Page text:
Egyptian Market or Spice Bazaar. A must-see in Istanbul!
Egyptian Market or Spice Bazaar (Mısır Çarşısı) is one amongst Istanbul’s top-drawer attractions.
Turkey’s largest and culturally vibrant city Istanbul that once was the capital of powerful dynasties like the Byzantine and Ottoman Empire, with much historical importance, is home to many must-see places and several UNESCO World Heritage Sites. With millions of foreign visitors every year, the city’s among the world’s top 10 tourist destinations.
Along with many such beautiful places, people who travel to Istanbul make sure they don’t miss out on a sight to Istanbul’s famous Egyptian market or Spice Bazaar.
Why is it called Egyptian Market?
Built in 1664, Spice Bazaar was and still is the center for spice trade in Istanbul. Earlier, it was known as the ‘New Bazaar’ or ‘Valide Bazaar’. As most goods and spices selling in the market were coming from Egypt, by the mid 18th Century, it became popular as ‘Egyptian market’. Also, the market building was initially raised by taxes levied on those Egyptian goods.
The Spice Bazaar in Istanbul once was the last stop for camel caravans that travelled along the Silk Road from China, India, and Persia.
What would you see in Egyptian Market or Spice Bazaar?
Filled with fragrance of the exotic East, the Spice Bazaar of Istanbul is located in Eminönü quarter of Faith district. Near to the Yeni Mosque, it’s a large L-shaped market that you enter through a high brick archway. As soon as you enter to it, you’re caught up in an overwhelming scent coming from hundreds of spices on sale. Heaped into vibrant domes, here, you find every spice that you once heard of.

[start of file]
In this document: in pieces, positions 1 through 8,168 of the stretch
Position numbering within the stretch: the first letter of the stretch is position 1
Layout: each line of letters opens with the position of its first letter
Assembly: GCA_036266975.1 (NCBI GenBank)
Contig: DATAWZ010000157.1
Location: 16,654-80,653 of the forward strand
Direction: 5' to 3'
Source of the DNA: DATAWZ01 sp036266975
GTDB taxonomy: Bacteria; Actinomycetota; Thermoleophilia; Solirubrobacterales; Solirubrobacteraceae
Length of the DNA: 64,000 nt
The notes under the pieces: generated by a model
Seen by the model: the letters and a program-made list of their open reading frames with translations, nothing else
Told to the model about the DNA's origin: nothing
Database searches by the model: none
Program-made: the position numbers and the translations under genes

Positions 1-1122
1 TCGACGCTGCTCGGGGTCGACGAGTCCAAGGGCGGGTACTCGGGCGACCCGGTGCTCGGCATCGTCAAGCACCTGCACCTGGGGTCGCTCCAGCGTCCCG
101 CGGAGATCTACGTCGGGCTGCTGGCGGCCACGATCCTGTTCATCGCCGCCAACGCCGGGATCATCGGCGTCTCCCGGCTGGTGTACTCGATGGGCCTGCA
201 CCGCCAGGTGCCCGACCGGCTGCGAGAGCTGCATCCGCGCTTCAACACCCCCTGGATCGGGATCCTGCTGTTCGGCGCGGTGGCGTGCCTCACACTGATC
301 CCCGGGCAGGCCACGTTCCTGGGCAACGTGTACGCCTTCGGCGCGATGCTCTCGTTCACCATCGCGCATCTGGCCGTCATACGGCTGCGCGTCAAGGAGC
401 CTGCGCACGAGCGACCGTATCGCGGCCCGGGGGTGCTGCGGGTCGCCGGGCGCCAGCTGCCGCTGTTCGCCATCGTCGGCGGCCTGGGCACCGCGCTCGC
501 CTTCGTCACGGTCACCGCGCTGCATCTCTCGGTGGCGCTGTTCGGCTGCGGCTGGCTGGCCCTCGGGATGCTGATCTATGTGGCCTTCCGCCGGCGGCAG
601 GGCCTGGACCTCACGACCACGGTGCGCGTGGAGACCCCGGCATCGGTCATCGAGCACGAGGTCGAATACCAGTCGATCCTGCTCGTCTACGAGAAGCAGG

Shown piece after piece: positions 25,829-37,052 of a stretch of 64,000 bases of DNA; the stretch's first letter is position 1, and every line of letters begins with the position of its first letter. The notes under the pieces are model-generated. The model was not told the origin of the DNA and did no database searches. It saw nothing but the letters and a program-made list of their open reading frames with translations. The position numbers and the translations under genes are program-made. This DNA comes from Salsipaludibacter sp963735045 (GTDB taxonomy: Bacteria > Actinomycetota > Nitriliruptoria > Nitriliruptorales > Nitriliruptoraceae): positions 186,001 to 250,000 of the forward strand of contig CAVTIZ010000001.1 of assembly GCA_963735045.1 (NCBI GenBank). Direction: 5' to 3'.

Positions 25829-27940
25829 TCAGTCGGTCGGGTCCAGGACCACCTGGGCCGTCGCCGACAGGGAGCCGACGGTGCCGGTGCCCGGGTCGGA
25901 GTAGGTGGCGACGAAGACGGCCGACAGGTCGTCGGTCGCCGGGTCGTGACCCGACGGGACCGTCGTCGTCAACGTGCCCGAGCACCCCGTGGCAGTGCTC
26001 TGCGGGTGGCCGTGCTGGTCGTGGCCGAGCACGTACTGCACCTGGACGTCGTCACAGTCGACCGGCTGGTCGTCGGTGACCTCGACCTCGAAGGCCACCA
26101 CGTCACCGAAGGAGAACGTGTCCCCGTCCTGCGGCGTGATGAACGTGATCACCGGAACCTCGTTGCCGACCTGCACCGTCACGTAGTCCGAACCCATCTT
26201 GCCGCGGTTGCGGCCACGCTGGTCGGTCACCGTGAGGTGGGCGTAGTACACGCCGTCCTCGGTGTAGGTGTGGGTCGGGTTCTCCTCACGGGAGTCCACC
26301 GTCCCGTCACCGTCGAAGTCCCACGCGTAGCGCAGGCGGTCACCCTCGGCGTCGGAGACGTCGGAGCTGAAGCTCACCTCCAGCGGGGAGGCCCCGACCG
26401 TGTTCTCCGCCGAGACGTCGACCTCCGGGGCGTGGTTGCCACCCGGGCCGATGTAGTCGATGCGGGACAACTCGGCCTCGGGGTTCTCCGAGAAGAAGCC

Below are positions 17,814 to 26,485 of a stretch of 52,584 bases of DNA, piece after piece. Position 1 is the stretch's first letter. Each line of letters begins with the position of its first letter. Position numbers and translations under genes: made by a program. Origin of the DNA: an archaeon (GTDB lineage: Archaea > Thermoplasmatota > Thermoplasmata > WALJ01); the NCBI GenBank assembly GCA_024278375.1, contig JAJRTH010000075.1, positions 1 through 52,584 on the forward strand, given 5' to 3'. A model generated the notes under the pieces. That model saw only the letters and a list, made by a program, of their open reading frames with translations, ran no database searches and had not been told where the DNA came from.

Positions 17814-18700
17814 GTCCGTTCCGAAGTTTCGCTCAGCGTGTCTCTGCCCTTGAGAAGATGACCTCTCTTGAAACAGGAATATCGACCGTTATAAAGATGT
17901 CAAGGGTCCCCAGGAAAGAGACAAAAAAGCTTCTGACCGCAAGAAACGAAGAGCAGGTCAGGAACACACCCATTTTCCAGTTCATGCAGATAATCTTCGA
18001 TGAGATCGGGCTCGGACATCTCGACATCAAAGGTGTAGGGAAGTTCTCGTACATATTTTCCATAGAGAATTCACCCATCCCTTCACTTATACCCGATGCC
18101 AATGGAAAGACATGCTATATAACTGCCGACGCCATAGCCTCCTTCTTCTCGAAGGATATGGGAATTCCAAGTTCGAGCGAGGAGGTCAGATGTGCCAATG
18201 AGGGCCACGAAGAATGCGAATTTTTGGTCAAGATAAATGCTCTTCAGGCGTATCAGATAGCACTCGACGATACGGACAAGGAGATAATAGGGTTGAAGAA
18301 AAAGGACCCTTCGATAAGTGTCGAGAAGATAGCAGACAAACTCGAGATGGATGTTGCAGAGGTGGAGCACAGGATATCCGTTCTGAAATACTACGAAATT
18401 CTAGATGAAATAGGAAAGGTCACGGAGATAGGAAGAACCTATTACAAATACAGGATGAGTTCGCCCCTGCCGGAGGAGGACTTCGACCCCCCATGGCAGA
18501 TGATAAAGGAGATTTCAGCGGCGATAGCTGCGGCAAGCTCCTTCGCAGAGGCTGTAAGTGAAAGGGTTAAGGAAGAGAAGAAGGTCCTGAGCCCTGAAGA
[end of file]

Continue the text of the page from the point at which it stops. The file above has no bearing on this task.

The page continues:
The market originally sold spices and herbs. But over the years, it has started selling other edibles like nuts (kuruyemiş), honeycomb (petekbal), Turkish delight (lokum), dried fruit and vegetables (kuru meyve ve sebze), Turkish cheese (eski kaşar), caviar, and smoked or dried beef (pastırma).
Also, there are shops selling a large variety of organic tea to soothe your health and mood. Chamomile, Lavender, Jasmine, Orange, Hibiscus, Cholesterol, Rose, Relax, and Love tea; pick up any based on your taste and preference.
Inside the market, there are 100 year old coffee shops serving authentic Turkish coffee. Turkish coffee is world famous and you certainly won’t want to miss it if you ever heard of it.
In recent times, fancy clothes, scarves, jewelry, crockery have started to move in to the Spice Bazaar to attract tourists.
You need no entry fee to Spice Bazaar and can stroll through it 7 days a week. Shopkeepers are friendly and ask you to taste everything for free before you buy.